Here's Johnny - Thoughts on Sen. Carroll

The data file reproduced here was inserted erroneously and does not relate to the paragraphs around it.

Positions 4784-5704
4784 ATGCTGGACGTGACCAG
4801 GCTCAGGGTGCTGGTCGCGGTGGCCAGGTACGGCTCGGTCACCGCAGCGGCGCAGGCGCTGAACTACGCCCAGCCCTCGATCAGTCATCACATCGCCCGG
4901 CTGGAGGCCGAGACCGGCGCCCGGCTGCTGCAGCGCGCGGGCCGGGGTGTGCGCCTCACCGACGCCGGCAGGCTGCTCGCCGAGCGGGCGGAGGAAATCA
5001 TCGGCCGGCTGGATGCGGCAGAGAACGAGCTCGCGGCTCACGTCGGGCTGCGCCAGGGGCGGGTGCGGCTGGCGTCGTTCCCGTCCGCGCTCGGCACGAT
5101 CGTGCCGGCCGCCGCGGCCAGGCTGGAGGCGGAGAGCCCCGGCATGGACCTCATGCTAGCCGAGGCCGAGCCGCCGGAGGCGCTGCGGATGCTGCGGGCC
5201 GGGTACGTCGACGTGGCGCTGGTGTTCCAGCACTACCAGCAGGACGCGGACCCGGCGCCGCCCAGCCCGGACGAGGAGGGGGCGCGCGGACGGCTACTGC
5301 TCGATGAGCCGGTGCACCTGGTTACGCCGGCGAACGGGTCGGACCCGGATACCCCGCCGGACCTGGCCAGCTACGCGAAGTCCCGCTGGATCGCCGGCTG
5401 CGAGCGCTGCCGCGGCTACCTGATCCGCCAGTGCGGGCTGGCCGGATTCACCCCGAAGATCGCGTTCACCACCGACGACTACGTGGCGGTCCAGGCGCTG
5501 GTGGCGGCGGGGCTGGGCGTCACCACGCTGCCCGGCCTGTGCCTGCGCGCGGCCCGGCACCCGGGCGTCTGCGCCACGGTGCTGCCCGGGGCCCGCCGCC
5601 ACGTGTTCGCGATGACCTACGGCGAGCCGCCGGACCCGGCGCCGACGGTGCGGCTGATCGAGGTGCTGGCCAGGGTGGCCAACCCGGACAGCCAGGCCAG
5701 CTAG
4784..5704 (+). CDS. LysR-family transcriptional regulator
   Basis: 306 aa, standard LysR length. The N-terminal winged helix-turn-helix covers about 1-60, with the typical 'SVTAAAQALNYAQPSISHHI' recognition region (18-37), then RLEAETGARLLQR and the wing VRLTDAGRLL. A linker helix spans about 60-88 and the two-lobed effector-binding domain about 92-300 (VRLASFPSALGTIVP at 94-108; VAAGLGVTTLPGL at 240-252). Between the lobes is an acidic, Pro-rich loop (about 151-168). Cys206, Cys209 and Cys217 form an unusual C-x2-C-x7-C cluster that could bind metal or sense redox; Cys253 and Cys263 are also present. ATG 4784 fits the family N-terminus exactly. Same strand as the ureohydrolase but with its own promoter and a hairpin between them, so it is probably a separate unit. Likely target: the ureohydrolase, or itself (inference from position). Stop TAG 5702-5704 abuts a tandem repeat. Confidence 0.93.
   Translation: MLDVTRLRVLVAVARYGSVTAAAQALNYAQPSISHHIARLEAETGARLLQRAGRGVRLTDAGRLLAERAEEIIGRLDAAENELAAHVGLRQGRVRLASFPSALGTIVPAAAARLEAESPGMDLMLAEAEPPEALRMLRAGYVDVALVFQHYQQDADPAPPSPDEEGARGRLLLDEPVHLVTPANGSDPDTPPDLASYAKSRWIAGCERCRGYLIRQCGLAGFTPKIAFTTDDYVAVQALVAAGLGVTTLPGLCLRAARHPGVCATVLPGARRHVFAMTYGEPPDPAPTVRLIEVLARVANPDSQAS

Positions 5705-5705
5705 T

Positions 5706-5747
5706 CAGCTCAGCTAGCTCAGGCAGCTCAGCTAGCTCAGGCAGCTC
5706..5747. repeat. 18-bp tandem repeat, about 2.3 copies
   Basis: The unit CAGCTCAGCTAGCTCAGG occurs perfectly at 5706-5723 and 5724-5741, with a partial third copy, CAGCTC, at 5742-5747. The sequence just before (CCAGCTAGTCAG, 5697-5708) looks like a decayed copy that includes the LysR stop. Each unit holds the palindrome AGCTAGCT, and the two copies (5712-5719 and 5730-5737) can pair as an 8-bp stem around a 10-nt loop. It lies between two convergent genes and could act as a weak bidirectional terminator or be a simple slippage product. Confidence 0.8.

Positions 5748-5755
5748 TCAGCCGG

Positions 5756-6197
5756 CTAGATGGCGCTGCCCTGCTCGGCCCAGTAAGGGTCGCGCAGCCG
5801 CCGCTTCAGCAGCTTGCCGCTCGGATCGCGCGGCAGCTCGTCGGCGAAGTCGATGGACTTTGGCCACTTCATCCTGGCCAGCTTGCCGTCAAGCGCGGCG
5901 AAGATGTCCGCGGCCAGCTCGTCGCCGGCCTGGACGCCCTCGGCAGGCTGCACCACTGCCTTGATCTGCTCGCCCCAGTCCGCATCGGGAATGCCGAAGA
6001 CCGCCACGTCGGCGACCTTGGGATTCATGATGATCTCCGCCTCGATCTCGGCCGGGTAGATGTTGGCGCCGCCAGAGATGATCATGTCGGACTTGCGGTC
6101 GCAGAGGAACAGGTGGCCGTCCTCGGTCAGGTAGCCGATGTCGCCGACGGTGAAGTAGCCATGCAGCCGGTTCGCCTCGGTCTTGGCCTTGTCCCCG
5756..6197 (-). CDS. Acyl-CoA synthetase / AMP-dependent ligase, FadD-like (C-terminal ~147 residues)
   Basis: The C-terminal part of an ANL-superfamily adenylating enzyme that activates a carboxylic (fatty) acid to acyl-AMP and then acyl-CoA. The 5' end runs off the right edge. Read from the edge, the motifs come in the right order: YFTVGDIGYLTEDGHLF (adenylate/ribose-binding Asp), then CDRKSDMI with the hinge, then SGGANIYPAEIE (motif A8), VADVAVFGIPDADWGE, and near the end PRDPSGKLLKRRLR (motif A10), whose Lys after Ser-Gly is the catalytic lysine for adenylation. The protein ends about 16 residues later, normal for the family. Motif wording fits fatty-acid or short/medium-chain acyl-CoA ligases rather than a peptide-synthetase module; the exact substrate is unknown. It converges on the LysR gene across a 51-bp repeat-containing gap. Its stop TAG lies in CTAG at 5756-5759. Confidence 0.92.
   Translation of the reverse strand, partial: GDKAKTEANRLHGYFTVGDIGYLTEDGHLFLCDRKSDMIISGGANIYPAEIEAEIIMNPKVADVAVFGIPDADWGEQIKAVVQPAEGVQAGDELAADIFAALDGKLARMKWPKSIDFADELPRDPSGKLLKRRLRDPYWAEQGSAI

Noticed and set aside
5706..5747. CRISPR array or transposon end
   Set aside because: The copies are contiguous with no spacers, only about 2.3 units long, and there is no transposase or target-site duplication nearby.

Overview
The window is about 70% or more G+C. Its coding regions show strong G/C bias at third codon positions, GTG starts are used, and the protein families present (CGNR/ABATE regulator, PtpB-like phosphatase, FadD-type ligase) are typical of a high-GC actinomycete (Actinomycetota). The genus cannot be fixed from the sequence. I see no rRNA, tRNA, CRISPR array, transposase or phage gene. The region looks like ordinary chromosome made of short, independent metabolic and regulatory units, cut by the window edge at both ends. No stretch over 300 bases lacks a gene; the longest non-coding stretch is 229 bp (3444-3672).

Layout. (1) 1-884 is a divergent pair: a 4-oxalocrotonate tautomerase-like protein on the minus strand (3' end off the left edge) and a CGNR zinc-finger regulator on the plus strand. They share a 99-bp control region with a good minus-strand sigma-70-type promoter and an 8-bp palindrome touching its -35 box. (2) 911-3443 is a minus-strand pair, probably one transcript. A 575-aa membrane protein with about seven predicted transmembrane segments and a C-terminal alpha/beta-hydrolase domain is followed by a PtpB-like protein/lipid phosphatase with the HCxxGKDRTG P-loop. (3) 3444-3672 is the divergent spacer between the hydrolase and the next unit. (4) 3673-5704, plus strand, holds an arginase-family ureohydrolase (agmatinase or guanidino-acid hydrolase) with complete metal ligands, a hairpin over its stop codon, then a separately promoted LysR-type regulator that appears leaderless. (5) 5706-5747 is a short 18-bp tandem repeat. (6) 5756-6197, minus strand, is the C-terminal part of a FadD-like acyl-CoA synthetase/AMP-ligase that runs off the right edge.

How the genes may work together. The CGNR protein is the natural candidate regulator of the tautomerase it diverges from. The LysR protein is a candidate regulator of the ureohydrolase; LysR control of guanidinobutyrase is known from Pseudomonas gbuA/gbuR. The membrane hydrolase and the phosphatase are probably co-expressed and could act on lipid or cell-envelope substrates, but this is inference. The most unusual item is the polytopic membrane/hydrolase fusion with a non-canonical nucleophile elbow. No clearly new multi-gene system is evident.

Except for the two people in the room of a Danville home in 2005, no one knows exactly what happened between state Sen. Julian Carroll and photographer and aspiring art student Jason Geis. (See story on page 6) The audiotape Geis made - at the request of his grandmother, he said, after telling her he was unsure of Carroll's motives - was broadcast on Spectrum's "Pure Politics" show. The next day, Senate Democrats stripped the former governor and House Speaker of his position as minority whip and asked him to resign. As this is written (late Tuesday morning), Carroll has not responded publicly to their request or the issue itself. I watched and listened to the 20-minute piece Monday. The audiotape clearly shows that Carroll propositioned Geis, a 30-year-old who said he thought Carroll would help him get into art school. Readers and viewers will decide for themselves as to whether Carroll's statement to state police that he was merely counseling Geis and trying "to see where Geis was heading" is true. Geis also said that Carroll groped him, which Carroll denied to investigators. Working on the story for The Sun, I spoke to a legal expert about the Lincoln County prosecutor (who may have been appointed as a special prosecutor by his Boyle County colleague) about the case. My source agreed that, however distasteful the allegations, that the case, based primarily on the audiotape, revealed no crime. Another allegation in the case, which Spectrum made after multiple open records requests, is that higher-ups asked that the investigation be put on hold until after the 2005 General Assembly session was over. That bears watching, but it's worth noting that Spectrum reported that investigators, if they received that order or advice, did not heed it. I do not know Sen. Carroll. I've met or interviewed him a half-dozen times or so since he reentered the world of elective office in 2004. I was working for a Lexington television station then, and had been sent to the Capitol Plaza in Frankfort to cover Carroll's victory party. His friends and family were there, and the only 70-something I've met who was happier than Carroll that night was my grandmother Edith when any of her loved ones came to visit. It seemed a remarkable story - and as I later joked to Carroll, I wasn't sure how to address him. Senator? Governor? Former House Speaker? He said "Julian" was just fine. As I continued my career in television and, eventually, with The Sun, I didn't often cover goings-on in our state's capitol, nor did I stay abreast of those matters as I should have. Dear Readers looking for the most insightful look into the life and career of Julian Carroll must look elsewhere. That said, I don't know what else I could have opined upon this week - and believe me, I tried to think of something. The tape does not reveal Carroll offering a quid pro quo to Geis, such as "You do this for me and I'll help you get into an art school." Still, Geis had to be aware that Carroll was a powerful man, and the list of people in power who've traded upon their status is long and distasteful. Perhaps by the time this is published, Carroll will have announced his plans. Maybe he'll do as his colleagues have requested and resign, whether that reason be shame or loyalty to a beleaguered Democratic Party that doesn't need such a scandal come November of next year. Maybe he'll stick around, try to explain himself and fight it out. If this is the final career chapter of someone who spent much of his adult life in and around politics, it's the belief of this reporter and columnist that his career should not be summed up by one distasteful episode. How many of us would wish to be remembered by our worst day? Of course, it's also possible that continued digging will reveal that Carroll's encounter with Geis was not the only such episode. I dunno. At the risk of being thought of as an apologist for Carroll, I'll end this missive with a line from the best-selling book of all time - the one about not judging lest we be judged. That's hard advice to accept sometimes.